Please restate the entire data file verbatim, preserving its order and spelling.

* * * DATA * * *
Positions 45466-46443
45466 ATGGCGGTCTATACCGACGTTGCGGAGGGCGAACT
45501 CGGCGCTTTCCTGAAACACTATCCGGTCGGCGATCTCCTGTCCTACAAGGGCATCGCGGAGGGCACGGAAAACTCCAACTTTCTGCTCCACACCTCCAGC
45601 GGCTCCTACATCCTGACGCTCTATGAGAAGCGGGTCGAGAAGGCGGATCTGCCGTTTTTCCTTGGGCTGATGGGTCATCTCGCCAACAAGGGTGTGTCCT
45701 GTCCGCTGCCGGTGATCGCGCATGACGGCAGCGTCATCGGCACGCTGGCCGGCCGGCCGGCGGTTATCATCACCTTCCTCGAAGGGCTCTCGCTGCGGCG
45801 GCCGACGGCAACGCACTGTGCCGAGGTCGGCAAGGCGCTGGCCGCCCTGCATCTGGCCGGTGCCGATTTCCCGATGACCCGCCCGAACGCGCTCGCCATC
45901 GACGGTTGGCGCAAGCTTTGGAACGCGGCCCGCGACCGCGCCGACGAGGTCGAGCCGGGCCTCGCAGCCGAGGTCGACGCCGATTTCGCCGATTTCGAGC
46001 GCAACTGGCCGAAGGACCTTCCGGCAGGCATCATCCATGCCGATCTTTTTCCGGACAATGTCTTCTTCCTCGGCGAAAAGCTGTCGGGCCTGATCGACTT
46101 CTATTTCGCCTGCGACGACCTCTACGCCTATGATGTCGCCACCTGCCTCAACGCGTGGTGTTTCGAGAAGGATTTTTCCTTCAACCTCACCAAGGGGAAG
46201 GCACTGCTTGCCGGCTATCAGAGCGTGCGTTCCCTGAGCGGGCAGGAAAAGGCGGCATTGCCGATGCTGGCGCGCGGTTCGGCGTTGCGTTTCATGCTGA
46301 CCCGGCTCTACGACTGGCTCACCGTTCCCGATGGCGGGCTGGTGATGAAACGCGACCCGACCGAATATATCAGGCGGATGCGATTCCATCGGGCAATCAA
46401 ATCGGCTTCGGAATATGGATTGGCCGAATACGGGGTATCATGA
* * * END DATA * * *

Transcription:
Positions 45466-46443
45466 ATGGCGGTCTATACCGACGTTGCGGAGGGCGAACT
45501 CGGCGCTTTCCTGAAACACTATCCGGTCGGCGATCTCCTGTCCTACAAGGGCATCGCGGAGGGCACGGAAAACTCCAACTTTCTGCTCCACACCTCCAGC
45601 GGCTCCTACATCCTGACGCTCTATGAGAAGCGGGTCGAGAAGGCGGATCTGCCGTTTTTCCTTGGGCTGATGGGTCATCTCGCCAACAAGGGTGTGTCCT
45701 GTCCGCTGCCGGTGATCGCGCATGACGGCAGCGTCATCGGCACGCTGGCCGGCCGGCCGGCGGTTATCATCACCTTCCTCGAAGGGCTCTCGCTGCGGCG
45801 GCCGACGGCAACGCACTGTGCCGAGGTCGGCAAGGCGCTGGCCGCCCTGCATCTGGCCGGTGCCGATTTCCCGATGACCCGCCCGAACGCGCTCGCCATC
45901 GACGGTTGGCGCAAGCTTTGGAACGCGGCCCGCGACCGCGCCGACGAGGTCGAGCCGGGCCTCGCAGCCGAGGTCGACGCCGATTTCGCCGATTTCGAGC
46001 GCAACTGGCCGAAGGACCTTCCGGCAGGCATCATCCATGCCGATCTTTTTCCGGACAATGTCTTCTTCCTCGGCGAAAAGCTGTCGGGCCTGATCGACTT
46101 CTATTTCGCCTGCGACGACCTCTACGCCTATGATGTCGCCACCTGCCTCAACGCGTGGTGTTTCGAGAAGGATTTTTCCTTCAACCTCACCAAGGGGAAG
46201 GCACTGCTTGCCGGCTATCAGAGCGTGCGTTCCCTGAGCGGGCAGGAAAAGGCGGCATTGCCGATGCTGGCGCGCGGTTCGGCGTTGCGTTTCATGCTGA
46301 CCCGGCTCTACGACTGGCTCACCGTTCCCGATGGCGGGCTGGTGATGAAACGCGACCCGACCGAATATATCAGGCGGATGCGATTCCATCGGGCAATCAA
46401 ATCGGCTTCGGAATATGGATTGGCCGAATACGGGGTATCATGA